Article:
ahm_coverSome time ago, I blogged about the new project of Karwansaray, the publisher of a/o Ancient Warfare: a new magazine about Antiquity with the admittedly predictable name Ancient History Magazine. I wrote that once the trial issue was ready, we would try to raise money with a Kickstarter campaign.

Well, you can download the trial issue here and you can find the Kickstarter there.

That’s all I really wanted to say. But, you may ask, why should you be interested in another new magazine? And why should you contribute to it?

Read the rest of this entry »

New magazine on ancient history (2)

28 February 2015

ahm_coverI already wrote about the new magazine about the ancient world which Karwansaray Publishers wants to launch. The website is now online: here.

The PDF with the trial issue will soon be available too. It contains articles on a Greek in Egypt, a recently-published papyrus that seems to document a scene from Alexander’s campaign to the east, and Trajan’s Markets.

On the cover, you won’t see a museum piece or a ruin, as is customary on archaeological magazines. We’ve chosen a drawing of a scene from Trajan’s Markets. After all, our magazine is about the ancient world, and not about “the ancient world as seen by archaeologists” or “the ancient world as seen by classicists”. A drawing is a good way to show the world in which it all started: urban life, writing, states, monotheism, science, literature.

Please visit the website here.

Update on Ancient History Magazine

22 January 2015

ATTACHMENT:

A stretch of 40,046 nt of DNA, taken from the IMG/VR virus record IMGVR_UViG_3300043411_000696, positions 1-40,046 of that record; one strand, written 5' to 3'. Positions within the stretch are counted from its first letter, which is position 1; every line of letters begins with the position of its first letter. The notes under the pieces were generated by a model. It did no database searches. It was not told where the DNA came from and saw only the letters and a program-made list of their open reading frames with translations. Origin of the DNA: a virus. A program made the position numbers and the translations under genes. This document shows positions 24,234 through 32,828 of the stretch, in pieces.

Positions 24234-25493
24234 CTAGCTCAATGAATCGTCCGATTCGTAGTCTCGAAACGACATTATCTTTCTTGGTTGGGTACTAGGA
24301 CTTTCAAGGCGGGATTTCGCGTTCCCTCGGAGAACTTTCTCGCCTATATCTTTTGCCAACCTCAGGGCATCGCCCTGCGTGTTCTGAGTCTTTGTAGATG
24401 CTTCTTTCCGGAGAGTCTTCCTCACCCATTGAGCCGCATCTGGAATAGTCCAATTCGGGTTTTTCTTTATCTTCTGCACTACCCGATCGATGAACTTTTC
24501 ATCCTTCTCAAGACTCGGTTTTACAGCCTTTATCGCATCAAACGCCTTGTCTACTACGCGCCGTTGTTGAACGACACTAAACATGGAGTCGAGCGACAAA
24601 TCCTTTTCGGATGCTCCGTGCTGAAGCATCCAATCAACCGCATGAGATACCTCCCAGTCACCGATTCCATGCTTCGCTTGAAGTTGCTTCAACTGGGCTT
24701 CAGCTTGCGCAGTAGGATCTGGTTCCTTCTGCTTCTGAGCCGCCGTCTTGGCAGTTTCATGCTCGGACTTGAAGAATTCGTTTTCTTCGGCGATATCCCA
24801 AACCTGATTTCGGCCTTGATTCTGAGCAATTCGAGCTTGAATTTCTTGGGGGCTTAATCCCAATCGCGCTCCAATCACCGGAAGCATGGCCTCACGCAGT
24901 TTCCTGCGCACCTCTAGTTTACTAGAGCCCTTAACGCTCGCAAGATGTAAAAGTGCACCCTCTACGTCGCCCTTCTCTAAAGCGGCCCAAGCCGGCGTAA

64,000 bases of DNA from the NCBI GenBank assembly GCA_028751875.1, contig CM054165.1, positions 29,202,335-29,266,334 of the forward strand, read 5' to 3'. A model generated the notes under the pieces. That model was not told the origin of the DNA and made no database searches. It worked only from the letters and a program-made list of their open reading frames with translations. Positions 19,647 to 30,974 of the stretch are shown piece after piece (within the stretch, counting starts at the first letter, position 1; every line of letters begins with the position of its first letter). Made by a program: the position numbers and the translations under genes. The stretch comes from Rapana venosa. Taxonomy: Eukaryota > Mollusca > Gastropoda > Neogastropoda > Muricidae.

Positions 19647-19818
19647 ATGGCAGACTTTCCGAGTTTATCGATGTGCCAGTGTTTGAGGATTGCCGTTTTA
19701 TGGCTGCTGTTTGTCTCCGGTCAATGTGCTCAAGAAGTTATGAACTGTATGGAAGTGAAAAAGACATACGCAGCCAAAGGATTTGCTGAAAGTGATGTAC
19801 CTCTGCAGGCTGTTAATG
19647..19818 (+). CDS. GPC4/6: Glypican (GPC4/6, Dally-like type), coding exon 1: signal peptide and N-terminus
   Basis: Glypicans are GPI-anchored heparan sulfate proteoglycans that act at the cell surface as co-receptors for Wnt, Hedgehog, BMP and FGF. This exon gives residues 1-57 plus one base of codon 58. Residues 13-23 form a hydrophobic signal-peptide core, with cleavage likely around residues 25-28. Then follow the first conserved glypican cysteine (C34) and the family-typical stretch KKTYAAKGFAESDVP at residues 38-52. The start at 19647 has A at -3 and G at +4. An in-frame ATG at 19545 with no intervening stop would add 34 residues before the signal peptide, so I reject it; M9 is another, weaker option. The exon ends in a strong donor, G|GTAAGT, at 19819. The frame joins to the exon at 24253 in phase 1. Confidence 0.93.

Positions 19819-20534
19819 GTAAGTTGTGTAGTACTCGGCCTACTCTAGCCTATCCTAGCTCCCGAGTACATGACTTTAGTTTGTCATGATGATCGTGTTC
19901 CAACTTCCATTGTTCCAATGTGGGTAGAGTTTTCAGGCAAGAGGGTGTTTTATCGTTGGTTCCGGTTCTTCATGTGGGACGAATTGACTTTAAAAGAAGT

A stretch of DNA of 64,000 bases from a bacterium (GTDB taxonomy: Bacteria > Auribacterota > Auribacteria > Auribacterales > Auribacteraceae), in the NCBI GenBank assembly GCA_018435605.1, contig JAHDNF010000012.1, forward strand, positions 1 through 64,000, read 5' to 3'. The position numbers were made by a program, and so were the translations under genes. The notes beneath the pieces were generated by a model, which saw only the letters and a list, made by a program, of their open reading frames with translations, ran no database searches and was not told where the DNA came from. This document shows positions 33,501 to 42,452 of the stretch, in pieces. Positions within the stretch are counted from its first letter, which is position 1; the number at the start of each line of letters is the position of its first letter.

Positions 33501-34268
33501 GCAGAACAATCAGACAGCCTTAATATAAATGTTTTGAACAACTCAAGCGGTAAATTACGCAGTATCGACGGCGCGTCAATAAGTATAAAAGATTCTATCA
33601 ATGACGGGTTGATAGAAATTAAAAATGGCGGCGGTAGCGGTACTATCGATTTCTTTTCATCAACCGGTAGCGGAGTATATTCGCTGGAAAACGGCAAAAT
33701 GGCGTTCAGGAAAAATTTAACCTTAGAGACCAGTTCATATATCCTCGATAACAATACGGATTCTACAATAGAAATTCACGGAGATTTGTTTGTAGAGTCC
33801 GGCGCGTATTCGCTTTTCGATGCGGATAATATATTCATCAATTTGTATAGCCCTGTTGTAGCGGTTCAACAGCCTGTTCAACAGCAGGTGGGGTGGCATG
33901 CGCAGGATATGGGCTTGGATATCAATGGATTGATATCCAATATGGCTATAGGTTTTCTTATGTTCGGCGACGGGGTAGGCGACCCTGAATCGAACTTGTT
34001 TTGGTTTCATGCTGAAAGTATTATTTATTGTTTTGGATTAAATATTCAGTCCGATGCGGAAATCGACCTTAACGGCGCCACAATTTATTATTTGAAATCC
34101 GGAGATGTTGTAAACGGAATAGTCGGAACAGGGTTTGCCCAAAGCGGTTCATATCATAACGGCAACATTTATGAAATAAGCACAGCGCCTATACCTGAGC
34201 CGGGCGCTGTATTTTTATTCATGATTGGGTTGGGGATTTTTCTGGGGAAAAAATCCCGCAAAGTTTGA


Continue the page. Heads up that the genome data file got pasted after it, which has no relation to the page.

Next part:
Ancient Warfare. The new magazine will also contain original artwork.

Last week, I posted that we are thinking about starting a new magazine devoted more generally to ancient history. This new magazine will be similar to Ancient Warfare, so each issue will be devoted to a particular theme, have well-written articles from contributors all over the world, and will be illustrated in full colour using photos of ancient buildings and objects (we have a vast collection of original photographs that allow us to show you stuff you’ve probably never seen before!), as well as custom artwork.

You can read more here.

New Ancient History Magazine

15 January 2015

One of the covers of Ancient Warfare. Perhaps the new magazine will look like this.

Karwansaray, the publisher of a/o Ancient Warfare, has plans for a new magazine on Antiquity. You may wonder: don’t we have many magazines about Antiquity? The surprising answer is that they are quite rare. Archaeologists have journals about their perspective on the ancient world. There are magazines about the classics. There are magazines about the ancient Near East. There are magazines about Greece and Rome. But magazines about the ancient world are pretty rare.

So the general idea is to make something that connects all ancient regions and all kinds of scholars. Like Ancient Warfare, it will be lavishly illustrated, journalistic, bimonthly, and devoted to a theme. “Thrace” and “creation stories” come to mind, but of course everything else is possible. Unlike Ancient Warfare, it may be 60 pages or a bit more. The editors will be Josho Brouwers and Jona Lendering, and we’re not completely sure whether it should be called “Ancient History Magazine“.

Read the rest of this entry »